So now the Year of Faith is drawing to a close and I find myself with my Creed series abandoned, half-finished. This is not the way I wanted it to end.
But maybe it doesn’t have to end?
In part I set myself up for failure. I focused on scheduling the first half of the year and didn’t find writers for many of the later posts, figuring I’d get around to it as the day grew closer. And of course it was always a very ambitious project for a pregnant mother of four to take on. But I’d forgotten that the exhaustion of pregnancy and the neediness of newborns can sometimes be easier to work around than the neediness of an older baby who notices when you are typing and not paying attention to her. I found that a baby who was no longer a pliable newborn needed more attention, not less, and the window I’d carved out for writing after the kids went to bed more or less vanished.
And then there were a few unexpected obstacles. My blog died and Dom and I had to rebuild everything from scratch. A couple of people who’d planned to write posts dropped out– and I don’t blame them at all. Who am I to complain when someone else also finds that life is just too complicated to find time for a weak commitment to a blogger who can’t even get her own act together? But at the same time I had less time to write those extra posts myself and somehow less energy to write the emails seeking bloggers to write them. Oh and I think my schedule of bloggers I’d contacted to write the various posts got lost when I upgraded my computer’s OS or maybe in an upgrade of my word processor. I just can’t find it at all.
Lastly, dare I confess that the lack of comments and feedback on the posts left me wondering if the whole enterprise was worth the time and energy. I know I should do it for the sake of the project itself, for my own spiritual growth, etc. I shouldn’t need affirmation and praise to make it worth doing. But there were too many times when it seemed like no one really cared, like only a handful of people were even reading. Like it was too puny an effort to make any difference so why bother. That seems so small minded and petty, and I wish it weren’t so. But the fact is, it was dispiriting and it was a definite part of the slump.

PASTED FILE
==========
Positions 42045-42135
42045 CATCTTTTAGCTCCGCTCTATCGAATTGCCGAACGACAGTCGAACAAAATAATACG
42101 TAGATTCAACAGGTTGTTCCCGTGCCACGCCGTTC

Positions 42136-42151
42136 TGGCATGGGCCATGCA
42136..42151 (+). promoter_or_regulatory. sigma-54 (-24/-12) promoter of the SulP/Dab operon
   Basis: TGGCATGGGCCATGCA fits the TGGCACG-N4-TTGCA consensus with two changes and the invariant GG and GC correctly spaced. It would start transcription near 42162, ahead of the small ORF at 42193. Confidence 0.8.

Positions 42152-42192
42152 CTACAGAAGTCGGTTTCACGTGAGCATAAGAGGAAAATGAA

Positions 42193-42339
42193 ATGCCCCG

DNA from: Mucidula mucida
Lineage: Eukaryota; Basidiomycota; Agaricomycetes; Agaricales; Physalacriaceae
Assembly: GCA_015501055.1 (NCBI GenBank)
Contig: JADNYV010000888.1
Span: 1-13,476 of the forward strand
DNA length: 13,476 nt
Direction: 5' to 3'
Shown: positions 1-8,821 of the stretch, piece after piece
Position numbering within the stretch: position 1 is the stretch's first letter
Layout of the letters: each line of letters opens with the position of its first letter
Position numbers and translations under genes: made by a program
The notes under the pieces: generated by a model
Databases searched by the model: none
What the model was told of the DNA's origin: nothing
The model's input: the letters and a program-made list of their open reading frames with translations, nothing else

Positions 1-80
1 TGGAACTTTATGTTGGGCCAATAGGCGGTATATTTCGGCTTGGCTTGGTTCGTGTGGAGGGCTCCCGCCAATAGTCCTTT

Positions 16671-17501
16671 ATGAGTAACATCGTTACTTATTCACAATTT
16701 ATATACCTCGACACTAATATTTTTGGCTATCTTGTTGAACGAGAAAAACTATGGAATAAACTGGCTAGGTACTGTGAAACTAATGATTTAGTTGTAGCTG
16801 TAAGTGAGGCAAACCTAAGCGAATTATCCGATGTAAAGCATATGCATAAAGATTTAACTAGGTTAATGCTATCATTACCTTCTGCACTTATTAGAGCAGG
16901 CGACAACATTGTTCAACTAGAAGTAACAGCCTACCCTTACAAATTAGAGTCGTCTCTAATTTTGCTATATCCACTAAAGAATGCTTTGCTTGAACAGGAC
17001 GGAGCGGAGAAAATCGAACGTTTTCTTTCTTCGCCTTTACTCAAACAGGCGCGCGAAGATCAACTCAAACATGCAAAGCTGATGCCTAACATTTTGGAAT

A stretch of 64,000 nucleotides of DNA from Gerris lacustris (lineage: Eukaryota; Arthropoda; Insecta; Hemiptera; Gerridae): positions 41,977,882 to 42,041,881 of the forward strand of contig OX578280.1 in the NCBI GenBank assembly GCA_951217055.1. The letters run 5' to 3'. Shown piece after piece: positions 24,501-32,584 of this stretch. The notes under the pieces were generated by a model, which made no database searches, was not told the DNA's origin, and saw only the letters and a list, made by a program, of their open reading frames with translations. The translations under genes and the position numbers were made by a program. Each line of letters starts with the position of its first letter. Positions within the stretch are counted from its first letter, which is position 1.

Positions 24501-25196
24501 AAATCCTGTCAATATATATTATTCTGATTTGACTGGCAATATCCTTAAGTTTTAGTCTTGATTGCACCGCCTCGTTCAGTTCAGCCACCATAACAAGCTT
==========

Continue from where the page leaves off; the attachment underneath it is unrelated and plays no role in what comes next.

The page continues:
The whole project just became more than I could deal with and I was discouraged and exhausted and my spiritual life was flagging in many different ways. Books and encyclicals unread, posts half-written, plans, intentions formed and then abandoned, prayers unprayed. I seem to be living from one crisis to the next, putting out fires instead of living an intentional plan.
So I let the series drop for the time being. I never meant to let it go altogether. It was always: Maybe tomorrow. Maybe next week. When this cold is over. When the blog is back online. When the baby is sleeping better. When I’m not so tired. When I’m done with this one thing over here.
Professing the Creed Beyond the Year of Faith?
But I’ve still got several posts in the wings. People have sent them to me and I haven’t got around to posting them. I have a couple of drafts waiting for me to proofread and post.
Maybe the series doesn’t have to end just because the Year of Faith is over. Maybe I can pick it up again even at this late date. Maybe, in fact, it’s better this way.
In his homily at the closing Mass for the Year of Faith Pope Francis reflects on how in this “providential initiative” Pope Benedict
gave us an opportunity to rediscover the beauty of the journey of faith begun on the day of our Baptism, which made us children of God and brothers and sisters in the Church. A journey which has as its ultimate end our full encounter with God, and throughout which the Holy Spirit purifies us, lifts us up and sanctifies us, so that we may enter into the happiness for which our hearts long.
Maybe my take-away from the Year of Faith is that the journey isn’t over till it’s over. In fact, in a sense the journey has just begun. As we begin a new liturgical year, I want to pick myself up once more and continue where I left off. I want to finish what I started, renew my flagging faith.
Let this be a reminder to me that the journey of faith is lifelong and that the Christian life is filled with apparent setbacks and fallow periods. The challenge is not to get stuck, not to give up, but to continue despite the obstacles and adversity. To always follow Christ and, as Pope Francis reminds us, to make him the center of our lives.
So I’m going to keep going until the series is done. Starting today (hopefully) with the blog post on “He will come again in glory,” which just seems too appropriate not to run on the Feast of Christ the King of the Universe.
And I’ll post the rest of the Creed as I find time. Somehow I’ll figure out how to forge ahead on this journey. And maybe it’s not too late to still find others to come with me.